This year, Guzzo said he’s given up on harvesting horseshoe crabs altogether in favor of alternative, less regulated bait species such as the Jonah crab.

For researchers, the decision of a few fisherman to find an alternative baits may represent the best opportunity for the population to rebound, after state lawmakers earlier this year ran out of time to enact a complete moratorium to cut off the harvest of tens of thousands of horseshoe crabs each summer.

“I didn’t do this work to take people’s livelihoods away, I want to manage the resources so they’re sustainable,” Mattei said. “But what we’ve found is that the horseshoe crab has continued to decline for all of these various reasons, everything from loss of habitat to pollution and harvest, and that their role in the ecosystem and the environment has declined.”

In addition to regulatory changes, advocates for horseshoe crabs say that public outreach is also vital to raising awareness for the species and efforts to monitor and preserve their populations.

Bridget Cervero, an educator for the Maritime Aquarium who led the group of volunteers to Calf Pasture Beach this past week, said the program has experienced “massive” interest this year after such outings were limited during the first two years of the COVID-19 pandemic .

As she spoke to the group of volunteers at about 11:30 pm Tuesday, nearly all of the adults and children huddled around in headlamps raised their hands to indicate that it was their first time tagging horseshoe crabs.

The aquarium, which leads two or three trips to the beach during May and June, requires that first-time volunteers attend a training session to learn about the horseshoe crabs and how to properly collect them and apply the tags.

One of the newcomers, Jeff Spahr of Norwalk, said he grew up seeing horseshoe crabs while taking trips out to the nearby islands on his boat, but said those sightings had become less frequent in recent years.

“I always felt the population was declining and I felt bad about that so I wanted to do something to help document them,” Spahr said. “When I saw this, I jumped on it, it was great.”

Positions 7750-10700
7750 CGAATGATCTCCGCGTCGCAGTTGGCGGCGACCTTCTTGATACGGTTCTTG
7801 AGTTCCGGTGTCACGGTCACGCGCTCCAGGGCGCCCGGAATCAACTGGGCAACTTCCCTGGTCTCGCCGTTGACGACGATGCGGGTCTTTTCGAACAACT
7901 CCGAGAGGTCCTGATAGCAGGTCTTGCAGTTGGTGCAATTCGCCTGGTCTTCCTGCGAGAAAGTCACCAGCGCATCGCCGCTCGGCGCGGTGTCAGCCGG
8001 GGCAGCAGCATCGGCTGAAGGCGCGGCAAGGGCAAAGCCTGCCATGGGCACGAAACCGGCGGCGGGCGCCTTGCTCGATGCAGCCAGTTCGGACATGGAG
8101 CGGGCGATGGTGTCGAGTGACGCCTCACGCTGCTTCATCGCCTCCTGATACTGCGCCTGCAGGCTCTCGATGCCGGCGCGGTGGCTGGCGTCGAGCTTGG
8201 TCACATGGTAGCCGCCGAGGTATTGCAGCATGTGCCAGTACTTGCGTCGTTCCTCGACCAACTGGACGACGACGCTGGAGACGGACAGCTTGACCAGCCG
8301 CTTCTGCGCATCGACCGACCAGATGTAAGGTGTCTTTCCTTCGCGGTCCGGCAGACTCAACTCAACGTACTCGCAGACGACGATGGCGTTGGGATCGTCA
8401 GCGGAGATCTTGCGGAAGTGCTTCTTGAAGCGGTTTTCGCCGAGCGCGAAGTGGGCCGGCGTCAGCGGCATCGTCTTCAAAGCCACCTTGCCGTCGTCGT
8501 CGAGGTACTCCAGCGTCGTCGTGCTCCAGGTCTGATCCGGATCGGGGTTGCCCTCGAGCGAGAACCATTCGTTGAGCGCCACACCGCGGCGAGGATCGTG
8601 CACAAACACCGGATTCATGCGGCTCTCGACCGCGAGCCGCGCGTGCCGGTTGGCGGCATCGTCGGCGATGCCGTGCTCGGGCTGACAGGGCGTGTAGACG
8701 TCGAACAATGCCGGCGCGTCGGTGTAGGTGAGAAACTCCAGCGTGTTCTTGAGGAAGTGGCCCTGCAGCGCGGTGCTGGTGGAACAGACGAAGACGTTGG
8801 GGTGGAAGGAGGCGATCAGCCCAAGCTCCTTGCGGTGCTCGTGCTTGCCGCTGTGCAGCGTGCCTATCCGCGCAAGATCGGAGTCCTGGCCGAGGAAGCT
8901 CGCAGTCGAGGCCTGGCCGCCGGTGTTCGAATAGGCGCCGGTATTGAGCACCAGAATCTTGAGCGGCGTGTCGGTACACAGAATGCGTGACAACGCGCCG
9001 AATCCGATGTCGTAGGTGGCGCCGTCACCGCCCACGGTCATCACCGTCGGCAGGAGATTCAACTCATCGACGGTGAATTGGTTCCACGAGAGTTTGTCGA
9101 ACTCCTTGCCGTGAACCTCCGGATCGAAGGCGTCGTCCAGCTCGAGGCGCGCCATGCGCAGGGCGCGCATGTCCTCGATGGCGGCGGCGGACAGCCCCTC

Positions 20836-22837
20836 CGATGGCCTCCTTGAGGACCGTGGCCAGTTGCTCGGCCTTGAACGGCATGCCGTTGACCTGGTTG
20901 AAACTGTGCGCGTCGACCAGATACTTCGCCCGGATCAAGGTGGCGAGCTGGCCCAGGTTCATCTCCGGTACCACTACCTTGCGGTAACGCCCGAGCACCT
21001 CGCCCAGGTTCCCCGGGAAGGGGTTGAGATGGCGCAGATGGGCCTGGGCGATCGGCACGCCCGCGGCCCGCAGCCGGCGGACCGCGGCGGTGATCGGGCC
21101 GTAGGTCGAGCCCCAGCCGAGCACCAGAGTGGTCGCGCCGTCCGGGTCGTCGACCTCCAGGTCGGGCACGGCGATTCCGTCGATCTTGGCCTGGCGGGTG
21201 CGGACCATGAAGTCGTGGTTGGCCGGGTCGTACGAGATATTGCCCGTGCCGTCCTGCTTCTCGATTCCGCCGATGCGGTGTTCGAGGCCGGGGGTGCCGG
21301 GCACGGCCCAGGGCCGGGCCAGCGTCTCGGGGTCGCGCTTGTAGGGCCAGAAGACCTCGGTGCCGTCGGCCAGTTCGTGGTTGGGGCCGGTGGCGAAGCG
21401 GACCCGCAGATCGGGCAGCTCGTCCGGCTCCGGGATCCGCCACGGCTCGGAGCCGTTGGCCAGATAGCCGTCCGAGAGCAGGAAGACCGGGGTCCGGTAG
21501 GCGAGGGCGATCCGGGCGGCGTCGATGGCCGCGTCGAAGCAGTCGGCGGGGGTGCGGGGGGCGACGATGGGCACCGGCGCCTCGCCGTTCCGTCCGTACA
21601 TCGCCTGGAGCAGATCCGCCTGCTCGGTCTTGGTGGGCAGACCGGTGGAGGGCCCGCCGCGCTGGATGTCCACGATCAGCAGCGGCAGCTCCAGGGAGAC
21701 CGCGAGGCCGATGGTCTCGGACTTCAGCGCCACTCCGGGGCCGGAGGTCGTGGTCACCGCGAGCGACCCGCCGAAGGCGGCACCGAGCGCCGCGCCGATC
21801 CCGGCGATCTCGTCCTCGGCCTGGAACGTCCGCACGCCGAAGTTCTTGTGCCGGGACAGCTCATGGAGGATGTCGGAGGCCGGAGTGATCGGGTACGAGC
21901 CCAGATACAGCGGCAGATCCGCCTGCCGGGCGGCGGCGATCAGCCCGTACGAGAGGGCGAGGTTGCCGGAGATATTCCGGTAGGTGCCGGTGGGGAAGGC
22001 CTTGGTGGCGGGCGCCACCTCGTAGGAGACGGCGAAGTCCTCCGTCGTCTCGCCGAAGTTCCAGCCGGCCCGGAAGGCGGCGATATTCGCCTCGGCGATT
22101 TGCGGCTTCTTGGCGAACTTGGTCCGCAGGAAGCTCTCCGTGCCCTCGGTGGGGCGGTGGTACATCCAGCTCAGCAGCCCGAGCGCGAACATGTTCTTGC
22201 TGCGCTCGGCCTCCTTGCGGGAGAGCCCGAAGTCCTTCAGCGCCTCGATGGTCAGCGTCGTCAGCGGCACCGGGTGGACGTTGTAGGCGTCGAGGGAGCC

For others, including roommates Andrea McKenna and Johnny Fremgen of Saugerties, NY, the midnight excursions have become a regular summertime activity and a way to tap into a love of nature.

“It seemed to me a better way to contribute than your typical reduce, reuse, recycle,” McKenna said. “Even if it was squids, I’d be out here doing it.”

As a result of years of tagging data done by the volunteers, Mattei said she and her fellow researchers have been able to determine that the horseshoe crabs tagged along the Connecticut shoreline will cross the Sound, but rarely venture outside of its waters.

That finding helped prompt regulators in New York and Connecticut to work together drafting similar limits on the horseshoe crab harvest on both sides of the sound, Mattei said.

The horseshoe crabs have also found other allies in the conservation movement, most notably from the Connecticut Audubon Society, whose members have called for a complete ban on the commercial harvest to help support migratory bird populations.

“The more horseshoe crab population we have here, the more fuel these birds are going to have when they stop over here,” said Patrick Comins, executive director of the Connecticut Audubon Society. “If they don’t get the nutrition they need, they’re not able to arrive on their breeding grounds in the Arctic.”

On Tuesday night, the results from the expedition along Calf Pasture Beach were encouraging, as volunteers used up all the 180 tags brought by Cervero in about an hour-and-a-half.

As with an earlier outing in May, Cervero said volunteers reported that most of the animals they found, including breeding pairs, were healthy and free of parasites. After the animals are tagged, they are placed back in the water so that they may continue to lay their eggs.

“They’re hardy animals,” Cervero said. “They’ve been around for 450 million years and they’ve done that because they’ve figured out how to live.”